The Earl of Baltimore is gone, for 17 years of my life he was our manager. He was only 5' 4" but everyone knew who the boss was on the field. It didn't matter how big a star player you were you played the Oriole way or you weren't around long. Jim Palmer and Rick Dempsey had arguements with him frequently, I once witnessed Dempsey Taking all the bats out of the bat rack and throwing them on the ground in the dugout when he and Earl got into it. Palmer's arguments with Earl are legendary, but both have said he made them a better player.
One heck of a manager. If I want to get Goose Bumps, I watch the ABC broadcast of the end of the 1982 season after the Orioles lost to the Brewers and the fans at Memorial Stadium wouldn't leave, saluting the Orioles and Earl (the ending is on You Tube).
Earl loved protecting his players from being tossed. In this clip he is making sure Murray and Flanny dont get tossed.
I miss Flanny... the funniest part about this video is what you don't see after he walks to the mound before leaving the field, Flanny tells Earl, "I think I balked," and Earl walks off and says, "well **** you too." That's how the story goes, at least how I remember it.
To put it in a way that only Earl would appreciate it, the goddamned baseball world is going to f*****g miss that guy.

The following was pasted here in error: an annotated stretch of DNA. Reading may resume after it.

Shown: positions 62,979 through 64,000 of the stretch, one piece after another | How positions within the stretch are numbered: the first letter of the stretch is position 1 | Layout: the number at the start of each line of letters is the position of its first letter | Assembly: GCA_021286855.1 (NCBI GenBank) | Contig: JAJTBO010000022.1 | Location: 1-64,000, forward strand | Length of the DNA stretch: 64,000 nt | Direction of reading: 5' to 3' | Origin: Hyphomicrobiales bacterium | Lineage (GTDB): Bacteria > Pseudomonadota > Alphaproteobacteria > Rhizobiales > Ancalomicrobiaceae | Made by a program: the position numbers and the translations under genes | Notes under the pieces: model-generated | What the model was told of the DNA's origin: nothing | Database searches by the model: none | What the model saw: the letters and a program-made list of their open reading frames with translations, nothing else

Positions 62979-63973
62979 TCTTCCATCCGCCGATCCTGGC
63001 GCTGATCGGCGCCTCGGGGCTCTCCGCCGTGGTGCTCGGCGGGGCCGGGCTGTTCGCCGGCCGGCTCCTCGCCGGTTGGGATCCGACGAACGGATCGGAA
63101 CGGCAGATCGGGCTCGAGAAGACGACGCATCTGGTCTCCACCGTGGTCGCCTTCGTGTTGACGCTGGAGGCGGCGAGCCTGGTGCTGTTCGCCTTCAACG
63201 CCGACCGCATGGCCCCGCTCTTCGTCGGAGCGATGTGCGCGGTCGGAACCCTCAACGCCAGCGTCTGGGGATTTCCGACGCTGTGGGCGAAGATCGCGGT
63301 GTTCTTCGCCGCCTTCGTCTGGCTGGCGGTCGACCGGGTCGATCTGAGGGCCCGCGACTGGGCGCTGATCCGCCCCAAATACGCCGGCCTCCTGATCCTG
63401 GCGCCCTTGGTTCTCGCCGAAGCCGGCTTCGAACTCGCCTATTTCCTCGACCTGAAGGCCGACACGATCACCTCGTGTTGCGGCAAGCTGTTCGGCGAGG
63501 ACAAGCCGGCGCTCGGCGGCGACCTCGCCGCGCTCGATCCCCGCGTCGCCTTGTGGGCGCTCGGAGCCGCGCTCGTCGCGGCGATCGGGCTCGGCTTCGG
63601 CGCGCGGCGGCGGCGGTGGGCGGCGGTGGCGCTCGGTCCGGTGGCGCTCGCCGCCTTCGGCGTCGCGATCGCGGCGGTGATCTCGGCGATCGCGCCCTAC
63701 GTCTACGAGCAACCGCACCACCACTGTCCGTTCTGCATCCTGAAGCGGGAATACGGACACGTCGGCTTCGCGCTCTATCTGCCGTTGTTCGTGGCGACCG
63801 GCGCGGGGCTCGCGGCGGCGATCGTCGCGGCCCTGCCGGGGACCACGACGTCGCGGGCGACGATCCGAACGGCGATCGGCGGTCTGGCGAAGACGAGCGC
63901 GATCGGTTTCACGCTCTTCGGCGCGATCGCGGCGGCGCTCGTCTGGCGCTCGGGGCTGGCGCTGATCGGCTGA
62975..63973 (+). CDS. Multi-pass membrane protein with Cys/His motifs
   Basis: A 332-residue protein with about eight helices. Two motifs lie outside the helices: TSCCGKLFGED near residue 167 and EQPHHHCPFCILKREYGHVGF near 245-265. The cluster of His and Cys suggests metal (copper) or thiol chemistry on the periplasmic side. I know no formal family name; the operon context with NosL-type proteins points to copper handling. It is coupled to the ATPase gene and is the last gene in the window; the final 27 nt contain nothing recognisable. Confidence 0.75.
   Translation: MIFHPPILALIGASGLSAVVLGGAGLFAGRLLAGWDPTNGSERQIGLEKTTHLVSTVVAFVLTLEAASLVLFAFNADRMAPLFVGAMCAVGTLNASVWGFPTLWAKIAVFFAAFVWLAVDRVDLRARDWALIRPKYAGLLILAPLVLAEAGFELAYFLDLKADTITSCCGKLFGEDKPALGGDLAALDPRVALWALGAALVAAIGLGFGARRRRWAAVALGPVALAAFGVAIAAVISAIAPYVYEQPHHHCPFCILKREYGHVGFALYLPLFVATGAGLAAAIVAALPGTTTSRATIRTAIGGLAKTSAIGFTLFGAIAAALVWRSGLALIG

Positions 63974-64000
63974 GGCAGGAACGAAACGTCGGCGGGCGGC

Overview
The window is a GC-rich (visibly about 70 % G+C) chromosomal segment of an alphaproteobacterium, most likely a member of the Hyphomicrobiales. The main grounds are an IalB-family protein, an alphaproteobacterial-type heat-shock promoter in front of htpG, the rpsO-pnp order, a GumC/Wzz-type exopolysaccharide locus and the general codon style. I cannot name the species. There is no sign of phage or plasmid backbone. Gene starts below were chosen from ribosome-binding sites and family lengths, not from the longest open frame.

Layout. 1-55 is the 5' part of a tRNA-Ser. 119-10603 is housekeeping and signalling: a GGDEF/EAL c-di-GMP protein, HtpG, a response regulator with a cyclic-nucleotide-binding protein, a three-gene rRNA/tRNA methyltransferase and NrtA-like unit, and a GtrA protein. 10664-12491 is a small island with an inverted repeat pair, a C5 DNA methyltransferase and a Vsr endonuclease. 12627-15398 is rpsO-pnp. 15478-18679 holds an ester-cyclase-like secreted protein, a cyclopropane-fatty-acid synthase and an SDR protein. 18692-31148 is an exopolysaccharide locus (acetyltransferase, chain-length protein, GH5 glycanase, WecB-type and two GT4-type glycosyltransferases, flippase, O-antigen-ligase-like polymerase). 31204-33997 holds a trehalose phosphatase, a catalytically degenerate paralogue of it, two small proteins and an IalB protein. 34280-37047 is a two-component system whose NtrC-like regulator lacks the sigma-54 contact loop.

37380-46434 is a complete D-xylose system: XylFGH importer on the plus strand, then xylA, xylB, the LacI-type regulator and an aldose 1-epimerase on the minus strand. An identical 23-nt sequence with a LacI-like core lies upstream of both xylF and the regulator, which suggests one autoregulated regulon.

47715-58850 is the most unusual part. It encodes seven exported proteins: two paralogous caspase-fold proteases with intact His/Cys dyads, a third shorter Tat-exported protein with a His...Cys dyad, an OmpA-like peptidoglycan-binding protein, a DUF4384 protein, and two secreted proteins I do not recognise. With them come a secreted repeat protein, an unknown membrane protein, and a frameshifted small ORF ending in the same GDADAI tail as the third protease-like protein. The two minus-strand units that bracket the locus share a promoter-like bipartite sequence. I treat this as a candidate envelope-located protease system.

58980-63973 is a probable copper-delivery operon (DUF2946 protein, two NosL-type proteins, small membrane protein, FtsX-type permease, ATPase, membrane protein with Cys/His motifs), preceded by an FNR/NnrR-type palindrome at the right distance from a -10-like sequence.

Had to stop in from my home in Milwaukee to say...I grew up in Baltimore during the '50's through the '70's and have many MANY fond memories of Memorial Stadium and those epic Oriole teams. Our seats were in a box right behind 3rd base dugout and we (Dad & I) witnessed so much greatness that it's hard to believe such men existed in one place.
I find it particularly bittersweet that Mr. Weaver passed while on an Orioles Fantasy cruise - he was so devoted to our team and City.
The impact he had on all of baseball is astonishing. He was a master statistician when no one even knew the true value of keeping track of stats - much less use them to their advantage.
I shudder to think how many HOF players wouldn't have had the careers they did without the guidance and patience of men like the Earl of Duke.
So I'm sending condolences to the entire Oriole community - past and present. Mr. Weaver will be missed. One of a kind, truly the greatest.
A sad day indeed. NOBODY knew baseball rules like Earl did. Some of my favorite memories of the early 70s was when Earl would run out to argue a decision by the umpires and whip out the rulebook to show them they were wrong.
horribly sad day for MLB---losing two legends in Musial at 92 and Earl at 82. Weaver was the kind of manager you loved to have on your team. He took no crap from anyone and he never babied his players. He demanded excellence and the record speaks for itself. He was one of a kind. Musial was truly 'the man'.
What a truly sad day for baseball. Condolences to the family and friends of Earl Weaver, as well as Stan Musial, two of the greatest legends in the sport's late 20th Century history. I really feel like part of my childhood, and the childhoods of my parents for that matter, was just taken away and I imagine that many fans around the world share similar sentiments.
I dream of 1966, 1970, and 1983. I would also take 1969, 1971, and 1979. But 1973, 1974, 1996, 1997, and 2012 were okay. Toss in 1960, 1968, 1975, 1976, 1977, 1980, 1981, 1982, 1989, and 1994 too.